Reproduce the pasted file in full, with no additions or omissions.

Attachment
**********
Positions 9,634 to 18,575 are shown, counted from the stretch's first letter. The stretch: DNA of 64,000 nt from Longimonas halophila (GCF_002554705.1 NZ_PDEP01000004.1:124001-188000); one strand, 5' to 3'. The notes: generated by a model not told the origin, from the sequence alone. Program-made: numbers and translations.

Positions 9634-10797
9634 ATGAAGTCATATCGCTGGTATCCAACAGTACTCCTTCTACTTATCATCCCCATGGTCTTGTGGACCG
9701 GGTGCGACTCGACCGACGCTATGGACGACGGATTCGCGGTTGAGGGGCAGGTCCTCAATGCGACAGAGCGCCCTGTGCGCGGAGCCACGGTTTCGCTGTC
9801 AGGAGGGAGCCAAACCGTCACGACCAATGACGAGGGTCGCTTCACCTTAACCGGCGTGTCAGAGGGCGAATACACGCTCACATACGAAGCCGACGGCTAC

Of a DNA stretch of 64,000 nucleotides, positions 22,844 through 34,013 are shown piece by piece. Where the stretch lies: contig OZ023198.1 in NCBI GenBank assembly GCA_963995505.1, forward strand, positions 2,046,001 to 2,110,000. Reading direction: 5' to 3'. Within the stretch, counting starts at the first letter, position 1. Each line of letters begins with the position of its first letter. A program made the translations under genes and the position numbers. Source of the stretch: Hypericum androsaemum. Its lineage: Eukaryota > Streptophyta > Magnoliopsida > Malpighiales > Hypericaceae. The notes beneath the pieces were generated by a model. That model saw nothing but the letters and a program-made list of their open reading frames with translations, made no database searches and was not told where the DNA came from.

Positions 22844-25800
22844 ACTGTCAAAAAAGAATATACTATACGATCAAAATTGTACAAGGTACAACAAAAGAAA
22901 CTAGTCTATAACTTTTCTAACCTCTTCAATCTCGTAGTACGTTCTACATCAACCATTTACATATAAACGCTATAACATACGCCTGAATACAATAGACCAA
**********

Positions 9,634 to 18,575 are shown, counted from the stretch's first letter. The stretch: DNA of 64,000 nt from Longimonas halophila (GCF_002554705.1 NZ_PDEP01000004.1:124001-188000); one strand, 5' to 3'. The notes: generated by a model not told the origin, from the sequence alone. Program-made: numbers and translations.

Positions 9634-10797
9634 ATGAAGTCATATCGCTGGTATCCAACAGTACTCCTTCTACTTATCATCCCCATGGTCTTGTGGACCG
9701 GGTGCGACTCGACCGACGCTATGGACGACGGATTCGCGGTTGAGGGGCAGGTCCTCAATGCGACAGAGCGCCCTGTGCGCGGAGCCACGGTTTCGCTGTC
9801 AGGAGGGAGCCAAACCGTCACGACCAATGACGAGGGTCGCTTCACCTTAACCGGCGTGTCAGAGGGCGAATACACGCTCACATACGAAGCCGACGGCTAC

Of a DNA stretch of 64,000 nucleotides, positions 22,844 through 34,013 are shown piece by piece. Where the stretch lies: contig OZ023198.1 in NCBI GenBank assembly GCA_963995505.1, forward strand, positions 2,046,001 to 2,110,000. Reading direction: 5' to 3'. Within the stretch, counting starts at the first letter, position 1. Each line of letters begins with the position of its first letter. A program made the translations under genes and the position numbers. Source of the stretch: Hypericum androsaemum. Its lineage: Eukaryota > Streptophyta > Magnoliopsida > Malpighiales > Hypericaceae. The notes beneath the pieces were generated by a model. That model saw nothing but the letters and a program-made list of their open reading frames with translations, made no database searches and was not told where the DNA came from.

Positions 22844-25800
22844 ACTGTCAAAAAAGAATATACTATACGATCAAAATTGTACAAGGTACAACAAAAGAAA
22901 CTAGTCTATAACTTTTCTAACCTCTTCAATCTCGTAGTACGTTCTACATCAACCATTTACATATAAACGCTATAACATACGCCTGAATACAATAGACCAA